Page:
Essex: New statistics reveal county’s health inequalities
NEW statistics outlining the disparities in health among people in Essex have been revealed.
They include figures on child obesity, diabetes and life expectancy which can vary greatly depending on which area of the county you live in.
For example, a baby boy born in Tendring in 2008-10 can expect to live until the age of 79, whereas a baby girl born in Colchester has a life expectancy of 83.
The data was compiled by the Department of Health which published health profiles for all local authorities in the country.
It found that more than 20% of children aged 10 and 11 living in Tendring are obese, while in Colchester the figure is 16%.
The percentage of people diagnosed with diabetes is also much higher in Tendring (7.35%) compared to Colchester (4.7%).
Cases of skin cancer in certain areas of the county also exceed the national average. In Colchester there are 27 cases per 100,000 people aged under 75 and in Tendring there are 25. In England the average is 13.6.
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However, overall Essex performed better than the national average, including in areas such as life expectancy, child obesity and early deaths caused by heart disease.
Health chiefs said the imbalances are down to socio-economic factors which impact on health.
Director of Public Health for Essex County Council Dr Mike Gogarty, said: “The difference in figures in the health profiles reflect a broad range of factors that impact on the health of a local population. The reason some of the statistics are worse in Tending is associated with factors such as a higher level of deprivation in the area, reflected in factors like unemployment and children in poverty, made worse by poor performance at GCSE. “Poor lifestyle choices around breastfeeding, obesity and physical activity also have an impact on health such as diabetes. In Essex Public Health are working to try and address these issues and have had some success around areas such as breastfeeding and ensuring best treatment for those who have diabetes.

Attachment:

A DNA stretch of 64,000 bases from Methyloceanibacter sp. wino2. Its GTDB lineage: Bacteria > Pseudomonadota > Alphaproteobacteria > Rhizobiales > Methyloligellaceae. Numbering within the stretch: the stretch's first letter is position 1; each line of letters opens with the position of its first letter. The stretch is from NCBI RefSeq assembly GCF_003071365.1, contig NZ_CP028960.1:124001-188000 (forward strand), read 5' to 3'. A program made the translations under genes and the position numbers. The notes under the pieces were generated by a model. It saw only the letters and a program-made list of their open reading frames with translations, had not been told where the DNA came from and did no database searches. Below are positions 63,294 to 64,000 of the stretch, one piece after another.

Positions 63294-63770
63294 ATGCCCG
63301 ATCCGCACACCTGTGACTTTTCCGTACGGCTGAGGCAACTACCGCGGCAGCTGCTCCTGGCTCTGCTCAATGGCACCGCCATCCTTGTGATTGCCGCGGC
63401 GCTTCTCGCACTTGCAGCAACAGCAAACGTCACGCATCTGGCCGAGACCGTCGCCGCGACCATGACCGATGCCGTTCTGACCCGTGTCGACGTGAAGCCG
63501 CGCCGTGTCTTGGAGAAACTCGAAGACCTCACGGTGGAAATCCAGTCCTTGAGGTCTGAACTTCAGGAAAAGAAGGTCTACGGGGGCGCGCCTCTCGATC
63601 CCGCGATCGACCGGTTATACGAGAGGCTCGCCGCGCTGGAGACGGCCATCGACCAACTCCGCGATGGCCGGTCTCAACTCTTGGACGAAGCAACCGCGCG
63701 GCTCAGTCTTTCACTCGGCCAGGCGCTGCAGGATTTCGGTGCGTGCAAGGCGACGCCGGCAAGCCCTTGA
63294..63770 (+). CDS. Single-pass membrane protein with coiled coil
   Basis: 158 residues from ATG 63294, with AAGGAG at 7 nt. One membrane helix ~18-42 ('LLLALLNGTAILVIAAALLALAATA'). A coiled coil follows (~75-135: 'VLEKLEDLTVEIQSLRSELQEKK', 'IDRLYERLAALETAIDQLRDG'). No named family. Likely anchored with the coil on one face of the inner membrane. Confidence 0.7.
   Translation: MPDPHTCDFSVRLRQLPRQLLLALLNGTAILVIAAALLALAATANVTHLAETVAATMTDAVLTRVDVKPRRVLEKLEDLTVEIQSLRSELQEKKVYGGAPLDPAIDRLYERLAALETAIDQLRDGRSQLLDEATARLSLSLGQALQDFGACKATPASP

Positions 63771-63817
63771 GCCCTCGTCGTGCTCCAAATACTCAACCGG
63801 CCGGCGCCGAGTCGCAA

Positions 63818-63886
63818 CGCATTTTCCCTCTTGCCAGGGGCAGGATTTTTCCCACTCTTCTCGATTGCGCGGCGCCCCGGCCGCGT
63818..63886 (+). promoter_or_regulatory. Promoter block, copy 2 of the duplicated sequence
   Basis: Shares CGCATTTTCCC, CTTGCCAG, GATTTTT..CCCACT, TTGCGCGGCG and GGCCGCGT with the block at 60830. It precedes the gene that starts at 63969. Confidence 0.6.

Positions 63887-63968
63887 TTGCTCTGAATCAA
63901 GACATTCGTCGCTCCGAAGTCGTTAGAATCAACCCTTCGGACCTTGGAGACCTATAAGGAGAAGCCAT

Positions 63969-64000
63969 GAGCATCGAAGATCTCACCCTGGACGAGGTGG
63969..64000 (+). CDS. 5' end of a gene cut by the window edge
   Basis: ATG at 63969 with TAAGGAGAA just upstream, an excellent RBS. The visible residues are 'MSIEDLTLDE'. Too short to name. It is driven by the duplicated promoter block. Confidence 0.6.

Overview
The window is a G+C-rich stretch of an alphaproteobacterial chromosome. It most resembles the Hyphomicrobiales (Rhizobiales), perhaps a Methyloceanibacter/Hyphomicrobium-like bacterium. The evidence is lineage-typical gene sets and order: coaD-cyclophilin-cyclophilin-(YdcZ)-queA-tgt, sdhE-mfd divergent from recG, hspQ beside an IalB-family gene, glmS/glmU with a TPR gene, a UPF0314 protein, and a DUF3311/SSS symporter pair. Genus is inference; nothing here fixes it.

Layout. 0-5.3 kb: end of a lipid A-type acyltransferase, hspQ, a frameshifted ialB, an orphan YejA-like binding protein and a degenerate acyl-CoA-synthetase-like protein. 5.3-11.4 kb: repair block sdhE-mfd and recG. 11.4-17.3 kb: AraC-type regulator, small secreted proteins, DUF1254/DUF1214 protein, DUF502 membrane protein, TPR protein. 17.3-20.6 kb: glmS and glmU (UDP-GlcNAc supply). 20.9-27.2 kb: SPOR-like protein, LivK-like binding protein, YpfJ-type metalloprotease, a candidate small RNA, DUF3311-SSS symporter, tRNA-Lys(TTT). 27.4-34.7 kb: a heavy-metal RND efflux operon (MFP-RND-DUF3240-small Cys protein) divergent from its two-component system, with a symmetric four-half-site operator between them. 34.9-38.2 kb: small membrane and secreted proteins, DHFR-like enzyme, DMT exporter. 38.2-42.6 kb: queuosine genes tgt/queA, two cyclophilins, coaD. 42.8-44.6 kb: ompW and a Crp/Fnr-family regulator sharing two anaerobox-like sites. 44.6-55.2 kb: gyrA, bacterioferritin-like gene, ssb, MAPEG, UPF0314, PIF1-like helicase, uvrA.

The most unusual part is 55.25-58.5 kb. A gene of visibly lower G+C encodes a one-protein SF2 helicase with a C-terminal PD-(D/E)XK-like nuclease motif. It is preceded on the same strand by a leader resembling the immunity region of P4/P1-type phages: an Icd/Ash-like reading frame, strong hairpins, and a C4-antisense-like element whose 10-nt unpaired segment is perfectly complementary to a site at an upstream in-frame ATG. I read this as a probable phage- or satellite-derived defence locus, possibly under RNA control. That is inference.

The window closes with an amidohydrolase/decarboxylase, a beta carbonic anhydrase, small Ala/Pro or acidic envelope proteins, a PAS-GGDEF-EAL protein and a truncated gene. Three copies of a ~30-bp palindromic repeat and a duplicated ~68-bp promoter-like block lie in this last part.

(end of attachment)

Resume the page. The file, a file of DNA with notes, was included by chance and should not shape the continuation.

“However, influencing some of these factors sit outside the traditional remit of the NHS and it is for this reason that HM Government health reforms see the responsibility for improving public health moving to Local Authorities.
“The future vision for public health is for all people in Essex to enjoy equally improved health and quality of life wherever they live and whoever they are. The transfer of Public Health to ECC gives us the best opportunity we have ever had address this.”